On Wednesday afternoon, the Sexuality, Women and Gender Center (SWAG) hosted a talk with author and activist Alex Myers in honor of Trans Day of Visibility, which was March 31. In the garage of 24 College Street, Myers discussed what it means to be seen as a transgender person, LGBTQ+ representation and his experiences teaching students about gender identity during a casual, intimate conversation with students and faculty.
Myers, who was the first openly transgender person to attend both Phillips Exeter Academy—the boarding school where he now works as an English teacher—and Harvard University, explained the difference between being “looked at” and “looked through.”
“Visibility, to me, becomes negative when you are a spectacle. It’s the feeling of being looked at because you’re not fitting into their expectations,” Myers said. “When people look through you, they know how to make sense of you enough to move right along. That’s a kind of visibility, but you’re not visible in a way that makes you stand out or that makes someone question your right to be there.”
While Myers clarified that different people find power in different levels of standing out, he added that sometimes “invisibility is a privilege.”
“I think [what he quoted about kinds of visibility] is something I’ll keep considering,” attendee Salina Chin ’23 said. “It was something that really stuck with me in terms of how trans people are viewed.”
Myers added that a productive kind of visibility often starts with meaningful representation, which he finds to be lacking in most literature. He thinks most transgender stories are geared toward kids and young adults and follow the protagonist as they formulaically discover an aspect of their identity, come out and find some sense of self-acceptance.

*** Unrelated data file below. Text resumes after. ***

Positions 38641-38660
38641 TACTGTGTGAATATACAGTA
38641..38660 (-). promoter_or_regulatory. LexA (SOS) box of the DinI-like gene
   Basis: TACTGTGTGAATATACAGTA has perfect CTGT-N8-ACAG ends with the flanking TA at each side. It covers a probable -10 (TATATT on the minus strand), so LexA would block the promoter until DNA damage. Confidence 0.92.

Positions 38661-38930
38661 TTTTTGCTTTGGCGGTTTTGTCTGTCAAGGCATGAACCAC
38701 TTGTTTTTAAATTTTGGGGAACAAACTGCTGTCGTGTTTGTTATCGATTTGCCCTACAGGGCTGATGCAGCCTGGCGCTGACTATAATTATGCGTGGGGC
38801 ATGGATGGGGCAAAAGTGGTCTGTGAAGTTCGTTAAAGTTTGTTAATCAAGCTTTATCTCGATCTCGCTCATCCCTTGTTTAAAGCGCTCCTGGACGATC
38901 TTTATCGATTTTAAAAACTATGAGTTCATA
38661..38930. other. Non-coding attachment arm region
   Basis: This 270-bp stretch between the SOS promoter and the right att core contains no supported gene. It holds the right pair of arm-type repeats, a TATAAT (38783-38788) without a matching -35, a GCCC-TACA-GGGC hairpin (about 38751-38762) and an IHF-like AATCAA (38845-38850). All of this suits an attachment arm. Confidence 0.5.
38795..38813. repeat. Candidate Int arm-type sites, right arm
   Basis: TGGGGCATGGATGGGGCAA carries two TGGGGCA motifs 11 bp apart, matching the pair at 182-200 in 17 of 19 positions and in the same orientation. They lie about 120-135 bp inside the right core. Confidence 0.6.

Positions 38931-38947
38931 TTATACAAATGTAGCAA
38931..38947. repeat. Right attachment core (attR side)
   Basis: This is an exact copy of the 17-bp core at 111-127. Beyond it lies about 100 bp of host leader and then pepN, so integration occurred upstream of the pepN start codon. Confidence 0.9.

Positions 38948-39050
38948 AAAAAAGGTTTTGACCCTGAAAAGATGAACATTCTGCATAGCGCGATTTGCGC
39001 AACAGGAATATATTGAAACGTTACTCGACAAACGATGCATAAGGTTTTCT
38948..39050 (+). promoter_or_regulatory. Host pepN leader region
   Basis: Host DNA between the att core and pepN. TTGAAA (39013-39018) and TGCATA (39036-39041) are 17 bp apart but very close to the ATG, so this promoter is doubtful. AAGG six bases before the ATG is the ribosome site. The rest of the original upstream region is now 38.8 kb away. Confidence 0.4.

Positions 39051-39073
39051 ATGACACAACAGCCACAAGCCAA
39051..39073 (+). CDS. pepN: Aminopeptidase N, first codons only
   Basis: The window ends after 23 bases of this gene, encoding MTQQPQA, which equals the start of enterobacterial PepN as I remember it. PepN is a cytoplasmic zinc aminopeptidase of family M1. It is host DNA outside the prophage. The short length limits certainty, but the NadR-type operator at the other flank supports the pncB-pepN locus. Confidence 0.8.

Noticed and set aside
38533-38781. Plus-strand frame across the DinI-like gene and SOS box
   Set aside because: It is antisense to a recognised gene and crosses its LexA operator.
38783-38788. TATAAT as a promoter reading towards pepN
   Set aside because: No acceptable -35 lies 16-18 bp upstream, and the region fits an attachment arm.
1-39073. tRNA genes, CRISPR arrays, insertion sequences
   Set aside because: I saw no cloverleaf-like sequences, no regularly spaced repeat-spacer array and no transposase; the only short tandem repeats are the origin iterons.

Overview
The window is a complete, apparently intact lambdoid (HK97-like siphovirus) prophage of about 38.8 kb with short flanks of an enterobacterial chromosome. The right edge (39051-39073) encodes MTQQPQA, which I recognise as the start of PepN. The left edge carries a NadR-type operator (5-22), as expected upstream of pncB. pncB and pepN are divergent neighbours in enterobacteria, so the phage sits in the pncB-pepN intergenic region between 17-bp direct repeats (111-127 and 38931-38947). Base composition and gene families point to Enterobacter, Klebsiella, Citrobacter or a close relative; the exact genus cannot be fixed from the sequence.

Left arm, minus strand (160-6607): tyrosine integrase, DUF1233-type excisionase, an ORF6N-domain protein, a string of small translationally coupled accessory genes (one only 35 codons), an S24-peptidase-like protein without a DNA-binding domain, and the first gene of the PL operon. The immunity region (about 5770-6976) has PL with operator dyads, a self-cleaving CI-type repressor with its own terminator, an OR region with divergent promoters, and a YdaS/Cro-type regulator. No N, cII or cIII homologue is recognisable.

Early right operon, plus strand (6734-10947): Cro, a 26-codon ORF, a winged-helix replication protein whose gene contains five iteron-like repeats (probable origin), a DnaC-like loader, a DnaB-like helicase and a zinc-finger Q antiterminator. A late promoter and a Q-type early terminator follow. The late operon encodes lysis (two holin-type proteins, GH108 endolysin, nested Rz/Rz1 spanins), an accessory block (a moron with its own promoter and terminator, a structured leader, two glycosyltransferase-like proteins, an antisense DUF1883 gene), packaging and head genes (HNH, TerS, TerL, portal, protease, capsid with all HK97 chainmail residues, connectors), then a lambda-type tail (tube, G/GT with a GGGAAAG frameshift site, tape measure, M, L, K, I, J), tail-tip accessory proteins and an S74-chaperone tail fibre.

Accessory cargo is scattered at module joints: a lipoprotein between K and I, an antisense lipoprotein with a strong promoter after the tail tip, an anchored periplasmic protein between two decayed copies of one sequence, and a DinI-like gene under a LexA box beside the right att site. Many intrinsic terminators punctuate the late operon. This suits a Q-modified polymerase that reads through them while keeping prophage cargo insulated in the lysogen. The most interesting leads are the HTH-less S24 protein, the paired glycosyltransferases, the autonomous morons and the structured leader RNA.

“I really dislike that story. It suggests that [LGBTQ+] stories end with coming out. That’s not true. That is arguably when [LGBTQ+] life starts. It suggests there is a sort of completeness to you once you come out,” Myers said. “I think that’s misleading. It’s an ongoing process.”
He explained how the most mundane kinds of representation can often be the most important.
“What amazes me is that no matter what age the students I work with are, I’m often the first trans adult they’ve met,” he said. “That’s the mind-blowing narrative—that I’m a normal adult. The most boring stories can be the most important ones because they give you the sense that you can make your way in the world without having a spotlight on you, which is how it sometimes feels when you first consider coming out as trans.”
Myers also touched on trans athletes in youth and high school sports, a topic that frequently arises when he consults institutions on inclusive gender identity policies. He encourages all schools to “de-gender” athletic language and consider how to create fair competition that is not influenced by gender.
Associate Dean of Students for Inclusion and Diversity and Director of SWAG Kate Stern hopes that students take away what they personally need from the conversation.
“Different students need different things,” Stern said. “I think for somebody who’s cisgender, to have them think about what visibility means is really powerful but very different than for somebody who’s transgender or gender non-binary.”